The Electronic Media Review, Volume Three: 2013-2014
The Legible City (1989–1991) is one of the major works of the Australian media artist Jeffrey Shaw (b. 1944) and a milestone of 1990s interactive, computer-based new media art (computer-graphic installation, dimensions variable, ZKM | Center for Art and Media Karlsruhe). In this installation, the spectator rides a stationary bicycle in a dark room, experiencing a virtual journey through projected views of the cities of Manhattan, Amsterdam, and Karlsruhe. The real physical exertion on the bicycle is converted into the virtual distance covered. Since the beginning of his career, one of Jeffrey Shaw’s main preoccupations has been overcoming the traditional, institutionally laid-down distance between the artwork and the viewer. From the mid-1970s on, Shaw moved from sculptural to computer-based work, seeing the computer as a particularly efficient medium for his work since programmed software configurations could function as modules that could be adapted to create new artworks. Jeffrey Shaw’s The Legible City illuminates numerous problems specific to the emerging field of digital art preservation. On the one hand, the interactive installation is based on proprietary, i.e. work-specific and licensed, software. On the other hand, it uses obsolete hardware and custom-made components. Both factors contribute to the high cost of maintaining this work. By tracing the complex evolution of this artwork since its first presentation in 1989, this paper aims to illuminate the various strategies employed by the ZKM for the maintenance and preservation of this installation over the course of the past twenty years. In his double capacity as artist and director of the ZKM | Institute for Visual Media from 1991 till 2003, Jeffrey Shaw carried out several changes to The Legible City. Since the creation of a 1988 prototype of the artwork—which could be interactively operated by a joystick—the interactive installation has undergone several technological modifications, partly owed to the artist’s desire to take advantage of enhanced software possibilities, and partly caused by the obsolescence of components. Since the artwork was acquired by the ZKM, the institution has adopted the strategy of hardware preservation for the conservation of the artwork. The Legible City is one of ten case studies in the European Union funded research project Digital Art Conservation (http://digitalartconservation.org), which took place from January 2010 to December 2012, and part of the traveling exhibition Digital Art Works: The Challenges of Conservation, held at the ZKM from October 29, 2011 to February 12, 2012. As part of the case study, an in-depth retrospective documentation of the different stages of alteration of the work was carried out for the first time, with the aim to formulate recommendations for the long-term preservation of this artwork with regard to its authenticity and integrity. In addition, in dialogue with the artist, a porting of the software was carried out. This paper will examine the measures undertaken over the course of the installation’s twenty-year history as well as this most recent undertaking.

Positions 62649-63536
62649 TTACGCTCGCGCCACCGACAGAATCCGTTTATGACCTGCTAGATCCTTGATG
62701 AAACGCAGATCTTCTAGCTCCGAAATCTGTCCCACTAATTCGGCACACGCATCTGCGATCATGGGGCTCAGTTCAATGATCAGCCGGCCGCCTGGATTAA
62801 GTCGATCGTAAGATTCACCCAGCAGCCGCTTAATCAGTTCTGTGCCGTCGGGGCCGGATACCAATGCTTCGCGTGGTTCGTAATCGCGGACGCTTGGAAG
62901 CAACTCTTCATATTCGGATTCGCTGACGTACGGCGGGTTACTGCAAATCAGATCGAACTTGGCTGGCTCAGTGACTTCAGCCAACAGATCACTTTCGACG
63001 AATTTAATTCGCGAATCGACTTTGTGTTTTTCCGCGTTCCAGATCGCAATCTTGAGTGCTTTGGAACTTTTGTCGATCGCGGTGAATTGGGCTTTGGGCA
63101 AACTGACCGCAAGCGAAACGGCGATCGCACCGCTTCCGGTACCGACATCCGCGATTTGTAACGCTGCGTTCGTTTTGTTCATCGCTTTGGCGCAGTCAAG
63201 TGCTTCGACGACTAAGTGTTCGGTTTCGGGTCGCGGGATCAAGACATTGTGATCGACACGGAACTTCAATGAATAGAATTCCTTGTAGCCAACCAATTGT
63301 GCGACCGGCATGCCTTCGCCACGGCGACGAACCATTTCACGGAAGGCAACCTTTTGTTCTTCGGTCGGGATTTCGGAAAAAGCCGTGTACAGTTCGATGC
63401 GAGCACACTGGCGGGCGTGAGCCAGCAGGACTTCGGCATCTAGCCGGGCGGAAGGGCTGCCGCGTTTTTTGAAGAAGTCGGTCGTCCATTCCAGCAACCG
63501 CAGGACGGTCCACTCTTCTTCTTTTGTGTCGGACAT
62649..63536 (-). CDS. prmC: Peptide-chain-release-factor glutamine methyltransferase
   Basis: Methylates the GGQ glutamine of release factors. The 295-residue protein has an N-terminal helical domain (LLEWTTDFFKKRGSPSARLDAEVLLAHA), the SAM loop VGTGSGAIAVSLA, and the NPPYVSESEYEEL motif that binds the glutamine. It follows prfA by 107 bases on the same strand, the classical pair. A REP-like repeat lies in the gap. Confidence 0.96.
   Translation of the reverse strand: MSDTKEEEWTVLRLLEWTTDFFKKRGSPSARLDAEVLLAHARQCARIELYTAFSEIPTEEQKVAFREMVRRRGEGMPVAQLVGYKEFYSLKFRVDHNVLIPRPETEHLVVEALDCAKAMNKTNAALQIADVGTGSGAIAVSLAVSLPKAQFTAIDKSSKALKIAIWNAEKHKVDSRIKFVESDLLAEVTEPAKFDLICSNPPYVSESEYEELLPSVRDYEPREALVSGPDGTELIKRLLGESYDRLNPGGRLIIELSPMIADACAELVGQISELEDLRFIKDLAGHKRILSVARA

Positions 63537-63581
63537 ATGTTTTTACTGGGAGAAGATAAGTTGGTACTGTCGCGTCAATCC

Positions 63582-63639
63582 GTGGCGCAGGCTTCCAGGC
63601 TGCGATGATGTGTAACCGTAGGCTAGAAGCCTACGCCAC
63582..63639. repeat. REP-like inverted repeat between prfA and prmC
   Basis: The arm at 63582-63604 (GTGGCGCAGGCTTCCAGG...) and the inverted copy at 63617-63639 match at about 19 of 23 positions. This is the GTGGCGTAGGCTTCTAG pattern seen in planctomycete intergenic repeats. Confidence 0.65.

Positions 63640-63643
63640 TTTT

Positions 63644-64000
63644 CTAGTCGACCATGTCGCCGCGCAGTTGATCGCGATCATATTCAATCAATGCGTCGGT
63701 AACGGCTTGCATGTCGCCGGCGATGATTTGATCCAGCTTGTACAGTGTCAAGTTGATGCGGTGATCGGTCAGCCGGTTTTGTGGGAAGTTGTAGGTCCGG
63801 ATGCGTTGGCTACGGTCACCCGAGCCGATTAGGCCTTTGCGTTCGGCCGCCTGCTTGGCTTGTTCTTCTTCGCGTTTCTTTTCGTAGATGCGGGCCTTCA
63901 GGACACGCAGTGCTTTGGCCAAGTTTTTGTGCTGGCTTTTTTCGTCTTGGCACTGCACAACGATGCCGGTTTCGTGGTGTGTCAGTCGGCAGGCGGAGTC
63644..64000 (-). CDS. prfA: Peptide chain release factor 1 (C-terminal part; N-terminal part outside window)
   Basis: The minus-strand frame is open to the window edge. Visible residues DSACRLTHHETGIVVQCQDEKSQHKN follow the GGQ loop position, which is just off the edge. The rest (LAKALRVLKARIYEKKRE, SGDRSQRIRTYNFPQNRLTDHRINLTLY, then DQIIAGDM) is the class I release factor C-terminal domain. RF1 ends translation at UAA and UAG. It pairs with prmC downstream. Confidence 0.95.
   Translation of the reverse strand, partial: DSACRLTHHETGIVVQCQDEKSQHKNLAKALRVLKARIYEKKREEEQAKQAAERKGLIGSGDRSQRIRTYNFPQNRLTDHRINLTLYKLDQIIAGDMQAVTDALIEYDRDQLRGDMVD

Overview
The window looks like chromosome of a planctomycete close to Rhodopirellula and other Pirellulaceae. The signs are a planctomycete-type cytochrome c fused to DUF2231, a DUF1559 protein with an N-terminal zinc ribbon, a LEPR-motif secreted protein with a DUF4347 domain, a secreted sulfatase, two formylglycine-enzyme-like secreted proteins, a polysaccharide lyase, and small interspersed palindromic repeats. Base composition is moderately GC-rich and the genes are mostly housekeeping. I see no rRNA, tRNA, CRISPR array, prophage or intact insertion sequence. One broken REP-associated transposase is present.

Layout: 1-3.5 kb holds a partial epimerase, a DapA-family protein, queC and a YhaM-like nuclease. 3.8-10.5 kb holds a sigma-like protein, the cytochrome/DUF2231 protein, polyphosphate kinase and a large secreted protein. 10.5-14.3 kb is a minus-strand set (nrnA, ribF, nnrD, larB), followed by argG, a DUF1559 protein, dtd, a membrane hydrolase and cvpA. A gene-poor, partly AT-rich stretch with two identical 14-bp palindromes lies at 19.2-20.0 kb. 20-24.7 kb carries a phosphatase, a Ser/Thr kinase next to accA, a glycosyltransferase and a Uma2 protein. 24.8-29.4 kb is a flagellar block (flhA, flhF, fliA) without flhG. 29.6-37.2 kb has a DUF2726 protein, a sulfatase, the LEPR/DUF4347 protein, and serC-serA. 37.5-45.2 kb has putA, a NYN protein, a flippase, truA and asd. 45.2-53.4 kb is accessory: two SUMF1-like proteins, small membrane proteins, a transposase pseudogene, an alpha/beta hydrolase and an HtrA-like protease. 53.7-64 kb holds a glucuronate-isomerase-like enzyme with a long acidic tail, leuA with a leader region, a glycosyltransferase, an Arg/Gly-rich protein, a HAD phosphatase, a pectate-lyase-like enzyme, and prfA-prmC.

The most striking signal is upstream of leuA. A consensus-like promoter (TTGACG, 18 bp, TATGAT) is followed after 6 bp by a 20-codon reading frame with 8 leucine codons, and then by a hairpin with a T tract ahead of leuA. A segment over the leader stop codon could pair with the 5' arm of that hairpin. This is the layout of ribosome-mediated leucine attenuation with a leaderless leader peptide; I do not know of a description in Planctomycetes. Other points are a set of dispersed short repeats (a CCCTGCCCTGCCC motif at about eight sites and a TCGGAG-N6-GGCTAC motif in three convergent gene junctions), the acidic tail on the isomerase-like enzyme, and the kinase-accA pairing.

Conservator for Media Art
Konrad-Adenauer-Str. 30–32 70173
(Formerly Conservation Coordinator, INTERREG Project at ZKM | Center for Art and Media Karlsruhe, Germany 2010–2013)